Tech Specs

ENGINE

Type: Four-cylinder turbo diesel

Capacity: 2.0l

Power: 110kW

Torque: 370Nm

TRANSMISSION

Type: Eight-speed auto

DRIVETRAIN

Type: Front-wheel drive

PERFORMANCE

Top speed: N/A

0-100km/h: N/A

Fuel Consumption: 6.3l/100km (claimed), 7.9l/100km (as tested)

Emissions: 165g/km

STANDARD FEATURES

Electric windows, LED daytime driving running lights, auto on/off lights, multifunction steering wheel controls, electric mirrors, keyless entry, power doors, Bluetooth, leather upholstery, sunroof, climate control, heated front seats, park distance control with camera, active cruise control, blind spot assist, ABS,  stability control, EBD, four airbags, rain sensor wipers, head-up display, tyre pressure monitor, keyless entry, lane keeping assist

COST OF OWNERSHIP

Warranty: Five years/100,000km

Service plan: Five years/100,000km

Price: R869,900

Lease: R18,577 a month

* at 10% interest over 60 months no deposit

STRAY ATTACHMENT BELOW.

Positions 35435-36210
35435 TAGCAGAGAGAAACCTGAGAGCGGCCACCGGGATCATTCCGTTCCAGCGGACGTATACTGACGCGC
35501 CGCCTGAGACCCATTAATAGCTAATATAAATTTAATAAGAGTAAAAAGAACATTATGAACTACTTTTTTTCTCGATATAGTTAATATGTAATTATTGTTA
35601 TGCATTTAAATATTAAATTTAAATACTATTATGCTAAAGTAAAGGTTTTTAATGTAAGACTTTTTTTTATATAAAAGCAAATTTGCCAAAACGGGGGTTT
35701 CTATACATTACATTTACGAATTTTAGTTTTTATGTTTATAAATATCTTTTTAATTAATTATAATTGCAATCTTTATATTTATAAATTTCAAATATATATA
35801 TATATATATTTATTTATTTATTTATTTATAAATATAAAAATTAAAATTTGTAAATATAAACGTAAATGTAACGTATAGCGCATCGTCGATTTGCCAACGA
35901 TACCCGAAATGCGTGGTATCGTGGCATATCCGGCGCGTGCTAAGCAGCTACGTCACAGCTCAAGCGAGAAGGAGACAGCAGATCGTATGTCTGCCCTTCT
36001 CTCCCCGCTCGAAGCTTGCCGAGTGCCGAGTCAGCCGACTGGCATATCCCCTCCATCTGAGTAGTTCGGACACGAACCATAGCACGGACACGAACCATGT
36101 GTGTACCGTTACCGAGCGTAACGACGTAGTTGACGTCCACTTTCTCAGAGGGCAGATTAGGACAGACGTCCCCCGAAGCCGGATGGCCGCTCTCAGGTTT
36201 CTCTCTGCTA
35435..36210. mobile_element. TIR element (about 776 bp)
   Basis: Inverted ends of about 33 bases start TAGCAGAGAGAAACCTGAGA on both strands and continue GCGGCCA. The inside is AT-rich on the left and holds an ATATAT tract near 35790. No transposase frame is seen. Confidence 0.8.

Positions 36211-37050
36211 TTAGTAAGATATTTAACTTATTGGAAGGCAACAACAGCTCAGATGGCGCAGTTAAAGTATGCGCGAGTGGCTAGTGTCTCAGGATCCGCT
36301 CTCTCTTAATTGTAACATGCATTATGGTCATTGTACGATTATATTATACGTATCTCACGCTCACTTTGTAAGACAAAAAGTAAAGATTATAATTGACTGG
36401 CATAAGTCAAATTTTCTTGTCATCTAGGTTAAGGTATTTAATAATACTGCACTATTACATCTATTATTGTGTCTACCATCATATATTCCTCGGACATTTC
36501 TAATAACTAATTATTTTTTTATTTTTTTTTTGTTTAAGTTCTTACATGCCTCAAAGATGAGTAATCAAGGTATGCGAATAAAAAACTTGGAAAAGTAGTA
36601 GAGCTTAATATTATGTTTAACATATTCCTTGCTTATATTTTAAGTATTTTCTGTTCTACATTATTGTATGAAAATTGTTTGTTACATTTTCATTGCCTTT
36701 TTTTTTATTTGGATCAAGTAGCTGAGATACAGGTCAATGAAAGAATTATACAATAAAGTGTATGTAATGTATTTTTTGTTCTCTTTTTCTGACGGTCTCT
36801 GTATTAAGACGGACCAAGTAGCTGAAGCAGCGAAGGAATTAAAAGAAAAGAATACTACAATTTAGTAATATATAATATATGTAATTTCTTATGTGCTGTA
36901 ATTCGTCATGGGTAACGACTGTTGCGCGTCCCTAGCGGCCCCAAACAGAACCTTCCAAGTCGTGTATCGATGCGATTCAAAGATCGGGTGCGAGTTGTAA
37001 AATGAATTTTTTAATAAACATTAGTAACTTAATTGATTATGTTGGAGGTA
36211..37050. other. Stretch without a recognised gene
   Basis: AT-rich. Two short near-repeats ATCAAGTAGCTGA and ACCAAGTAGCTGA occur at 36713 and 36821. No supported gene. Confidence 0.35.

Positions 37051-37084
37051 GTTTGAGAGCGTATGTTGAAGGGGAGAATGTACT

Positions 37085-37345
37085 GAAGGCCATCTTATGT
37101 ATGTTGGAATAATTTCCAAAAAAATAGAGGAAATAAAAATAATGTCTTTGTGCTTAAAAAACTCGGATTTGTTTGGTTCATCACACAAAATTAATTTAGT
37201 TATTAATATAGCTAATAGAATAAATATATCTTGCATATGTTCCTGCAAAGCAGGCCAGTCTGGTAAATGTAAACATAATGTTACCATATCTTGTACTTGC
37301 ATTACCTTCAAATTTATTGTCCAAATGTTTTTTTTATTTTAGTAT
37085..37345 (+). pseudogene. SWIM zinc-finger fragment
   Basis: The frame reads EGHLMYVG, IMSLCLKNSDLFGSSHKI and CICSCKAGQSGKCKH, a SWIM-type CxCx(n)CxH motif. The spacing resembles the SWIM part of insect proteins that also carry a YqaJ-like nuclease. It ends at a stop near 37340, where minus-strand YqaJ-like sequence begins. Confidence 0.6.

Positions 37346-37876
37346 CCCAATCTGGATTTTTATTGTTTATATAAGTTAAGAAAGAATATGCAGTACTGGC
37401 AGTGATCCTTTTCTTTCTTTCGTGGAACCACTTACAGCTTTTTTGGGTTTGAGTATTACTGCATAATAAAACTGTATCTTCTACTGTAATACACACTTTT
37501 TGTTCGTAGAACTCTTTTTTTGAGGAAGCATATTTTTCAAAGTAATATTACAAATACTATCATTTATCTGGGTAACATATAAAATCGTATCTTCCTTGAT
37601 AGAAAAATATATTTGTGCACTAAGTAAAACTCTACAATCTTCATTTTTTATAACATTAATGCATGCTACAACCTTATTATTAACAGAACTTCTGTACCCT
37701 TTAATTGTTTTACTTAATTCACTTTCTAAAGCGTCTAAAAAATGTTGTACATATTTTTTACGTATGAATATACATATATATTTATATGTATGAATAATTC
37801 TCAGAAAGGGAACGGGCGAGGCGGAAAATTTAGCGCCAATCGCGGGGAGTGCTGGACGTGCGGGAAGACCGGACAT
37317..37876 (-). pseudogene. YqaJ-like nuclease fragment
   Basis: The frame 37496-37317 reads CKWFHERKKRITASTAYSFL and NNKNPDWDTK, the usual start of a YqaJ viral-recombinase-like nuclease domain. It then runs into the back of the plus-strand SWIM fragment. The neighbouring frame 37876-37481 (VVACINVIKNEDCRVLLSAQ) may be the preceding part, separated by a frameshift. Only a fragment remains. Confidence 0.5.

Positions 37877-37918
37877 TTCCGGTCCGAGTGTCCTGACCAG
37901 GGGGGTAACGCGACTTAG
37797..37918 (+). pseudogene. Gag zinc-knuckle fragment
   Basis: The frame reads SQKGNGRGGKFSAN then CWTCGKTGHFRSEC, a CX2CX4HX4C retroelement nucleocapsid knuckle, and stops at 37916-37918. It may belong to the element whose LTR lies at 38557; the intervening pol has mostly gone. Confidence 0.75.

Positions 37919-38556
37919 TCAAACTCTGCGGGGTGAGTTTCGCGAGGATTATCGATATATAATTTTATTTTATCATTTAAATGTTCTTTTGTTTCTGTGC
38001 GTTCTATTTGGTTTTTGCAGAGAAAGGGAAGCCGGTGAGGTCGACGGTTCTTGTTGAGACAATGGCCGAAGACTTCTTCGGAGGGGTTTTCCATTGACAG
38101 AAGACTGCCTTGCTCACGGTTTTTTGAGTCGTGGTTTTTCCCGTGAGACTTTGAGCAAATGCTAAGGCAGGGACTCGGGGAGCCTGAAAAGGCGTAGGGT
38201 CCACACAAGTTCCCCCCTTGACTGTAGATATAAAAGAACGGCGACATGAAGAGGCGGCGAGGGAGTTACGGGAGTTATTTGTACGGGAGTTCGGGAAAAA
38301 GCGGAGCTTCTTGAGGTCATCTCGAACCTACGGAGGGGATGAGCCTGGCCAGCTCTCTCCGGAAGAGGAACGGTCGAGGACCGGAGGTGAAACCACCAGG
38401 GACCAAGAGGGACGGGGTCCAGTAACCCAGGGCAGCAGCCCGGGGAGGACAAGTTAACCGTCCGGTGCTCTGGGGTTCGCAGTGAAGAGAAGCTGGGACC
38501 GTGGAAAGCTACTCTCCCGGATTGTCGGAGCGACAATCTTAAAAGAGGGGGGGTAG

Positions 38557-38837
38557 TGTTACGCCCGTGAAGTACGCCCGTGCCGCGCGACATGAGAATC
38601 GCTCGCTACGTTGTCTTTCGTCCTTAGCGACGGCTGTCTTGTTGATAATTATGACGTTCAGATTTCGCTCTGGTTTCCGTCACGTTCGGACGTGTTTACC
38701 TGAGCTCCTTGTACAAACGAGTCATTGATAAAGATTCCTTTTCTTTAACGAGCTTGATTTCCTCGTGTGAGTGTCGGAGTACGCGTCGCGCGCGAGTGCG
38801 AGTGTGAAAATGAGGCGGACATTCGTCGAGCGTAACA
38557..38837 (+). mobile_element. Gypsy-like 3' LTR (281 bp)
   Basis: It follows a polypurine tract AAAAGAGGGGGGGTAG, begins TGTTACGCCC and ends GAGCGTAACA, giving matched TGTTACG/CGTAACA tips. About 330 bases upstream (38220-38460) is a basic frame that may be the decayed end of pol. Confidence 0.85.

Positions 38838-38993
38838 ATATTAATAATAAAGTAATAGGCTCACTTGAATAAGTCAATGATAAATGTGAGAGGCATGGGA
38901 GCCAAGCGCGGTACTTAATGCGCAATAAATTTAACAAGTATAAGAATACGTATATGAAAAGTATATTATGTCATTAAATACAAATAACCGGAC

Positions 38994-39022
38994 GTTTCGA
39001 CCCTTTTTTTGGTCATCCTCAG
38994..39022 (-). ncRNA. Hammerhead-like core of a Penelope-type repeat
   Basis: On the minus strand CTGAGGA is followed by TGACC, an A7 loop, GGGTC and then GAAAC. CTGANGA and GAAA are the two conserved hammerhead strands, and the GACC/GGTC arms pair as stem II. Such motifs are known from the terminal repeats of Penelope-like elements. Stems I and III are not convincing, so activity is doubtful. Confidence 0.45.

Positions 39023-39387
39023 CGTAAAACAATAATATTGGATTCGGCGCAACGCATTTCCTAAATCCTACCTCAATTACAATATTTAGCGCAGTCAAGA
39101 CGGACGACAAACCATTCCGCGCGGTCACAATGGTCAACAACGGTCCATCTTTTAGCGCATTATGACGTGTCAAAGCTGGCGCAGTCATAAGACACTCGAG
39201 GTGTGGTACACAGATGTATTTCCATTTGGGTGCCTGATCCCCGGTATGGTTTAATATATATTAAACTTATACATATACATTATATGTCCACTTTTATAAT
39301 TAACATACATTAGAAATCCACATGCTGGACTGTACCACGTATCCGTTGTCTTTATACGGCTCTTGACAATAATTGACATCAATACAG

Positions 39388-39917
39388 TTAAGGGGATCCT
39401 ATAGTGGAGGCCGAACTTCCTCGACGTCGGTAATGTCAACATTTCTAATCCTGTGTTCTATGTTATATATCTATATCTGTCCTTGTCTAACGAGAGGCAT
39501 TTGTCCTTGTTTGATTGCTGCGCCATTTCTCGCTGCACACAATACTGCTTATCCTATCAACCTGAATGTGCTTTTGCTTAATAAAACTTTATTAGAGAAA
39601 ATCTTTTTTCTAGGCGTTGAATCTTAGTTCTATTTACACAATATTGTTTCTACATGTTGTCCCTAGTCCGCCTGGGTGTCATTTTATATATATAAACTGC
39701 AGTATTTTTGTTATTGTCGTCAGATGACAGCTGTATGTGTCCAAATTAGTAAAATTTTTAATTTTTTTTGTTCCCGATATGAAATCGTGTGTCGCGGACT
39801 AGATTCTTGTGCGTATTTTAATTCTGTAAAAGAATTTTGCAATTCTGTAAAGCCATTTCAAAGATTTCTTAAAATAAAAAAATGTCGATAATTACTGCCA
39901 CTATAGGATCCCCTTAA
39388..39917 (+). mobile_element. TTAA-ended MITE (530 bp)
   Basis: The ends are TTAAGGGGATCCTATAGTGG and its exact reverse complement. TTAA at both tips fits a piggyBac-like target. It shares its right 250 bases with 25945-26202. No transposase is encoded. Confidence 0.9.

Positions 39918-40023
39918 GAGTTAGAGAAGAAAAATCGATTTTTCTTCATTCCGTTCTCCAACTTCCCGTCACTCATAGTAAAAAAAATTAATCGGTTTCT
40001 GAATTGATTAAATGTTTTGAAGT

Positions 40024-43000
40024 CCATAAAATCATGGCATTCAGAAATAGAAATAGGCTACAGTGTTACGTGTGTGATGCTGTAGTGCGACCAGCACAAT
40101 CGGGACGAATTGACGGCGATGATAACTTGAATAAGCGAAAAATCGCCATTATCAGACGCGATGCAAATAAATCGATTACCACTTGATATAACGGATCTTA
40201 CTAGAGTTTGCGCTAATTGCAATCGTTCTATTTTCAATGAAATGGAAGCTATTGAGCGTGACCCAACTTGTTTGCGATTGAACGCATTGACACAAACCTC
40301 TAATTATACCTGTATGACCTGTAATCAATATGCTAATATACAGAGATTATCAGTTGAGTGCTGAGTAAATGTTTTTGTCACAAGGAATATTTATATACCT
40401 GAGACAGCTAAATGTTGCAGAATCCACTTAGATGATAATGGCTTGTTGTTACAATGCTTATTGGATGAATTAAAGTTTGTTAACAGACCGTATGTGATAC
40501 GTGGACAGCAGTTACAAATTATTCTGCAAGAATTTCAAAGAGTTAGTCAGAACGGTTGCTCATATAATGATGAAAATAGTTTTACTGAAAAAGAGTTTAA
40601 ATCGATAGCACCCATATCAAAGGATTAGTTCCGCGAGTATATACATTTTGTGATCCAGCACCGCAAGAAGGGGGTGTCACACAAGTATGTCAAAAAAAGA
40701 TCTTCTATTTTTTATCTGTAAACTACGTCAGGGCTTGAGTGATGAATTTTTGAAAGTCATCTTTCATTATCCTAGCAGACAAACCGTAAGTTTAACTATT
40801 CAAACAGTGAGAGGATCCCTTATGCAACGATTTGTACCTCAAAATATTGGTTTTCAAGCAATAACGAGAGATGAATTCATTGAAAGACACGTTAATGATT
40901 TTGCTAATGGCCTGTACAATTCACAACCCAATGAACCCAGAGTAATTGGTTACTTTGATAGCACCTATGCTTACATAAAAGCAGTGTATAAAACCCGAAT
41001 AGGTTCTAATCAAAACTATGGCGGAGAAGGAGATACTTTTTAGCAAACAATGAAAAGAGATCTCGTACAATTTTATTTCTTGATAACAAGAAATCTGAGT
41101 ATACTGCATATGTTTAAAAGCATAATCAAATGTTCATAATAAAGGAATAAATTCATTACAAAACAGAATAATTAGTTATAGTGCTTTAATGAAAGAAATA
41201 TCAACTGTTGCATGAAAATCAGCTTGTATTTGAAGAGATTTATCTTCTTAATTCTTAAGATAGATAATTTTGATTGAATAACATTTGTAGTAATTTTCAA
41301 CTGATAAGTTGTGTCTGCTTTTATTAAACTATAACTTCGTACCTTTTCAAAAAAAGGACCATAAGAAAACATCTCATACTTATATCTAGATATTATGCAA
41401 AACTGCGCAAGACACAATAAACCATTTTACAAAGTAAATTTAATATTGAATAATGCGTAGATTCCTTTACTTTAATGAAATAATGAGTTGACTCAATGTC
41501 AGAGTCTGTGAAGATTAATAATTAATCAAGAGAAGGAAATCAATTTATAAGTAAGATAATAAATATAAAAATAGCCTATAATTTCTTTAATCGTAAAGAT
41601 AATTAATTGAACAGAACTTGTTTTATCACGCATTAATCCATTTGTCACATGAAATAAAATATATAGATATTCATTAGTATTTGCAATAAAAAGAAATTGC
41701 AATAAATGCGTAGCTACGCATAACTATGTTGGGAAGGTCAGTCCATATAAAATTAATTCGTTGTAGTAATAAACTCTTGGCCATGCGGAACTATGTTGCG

Opel Zafira Life 2.0TD Elegance

WE LIKE: Space, ride quality, handling

WE DISLIKE: Noisy engine

VERDICT: An honest and practical family hauler

Motor News star rating

Design *****

Performance  ***

Economy ****

Ride ****

Handling ****

Safety ****

Value For Money *****

Overall ****

Competition

Mercedes-Benz V220d, 120kW/380Nm — R 1,157,673

Ford Tourneo 2.0SiT LWB Trend, 96kW/360Nm — R743,400

Hyundai Staria 2.2D Executive, 130kW/430Nm — R794,900

Kia Carnival 2.2 CRDi EX+, 148kW/440Nm — R879,995

Toyota Quantum 2.8 VX Premium, 115kW/420Nm — R1,068,200

Volkswagen 2.0BiTDI 146kW Kombi SWB Trendline Plus 4Motion, 146kW/450Nm — R964,400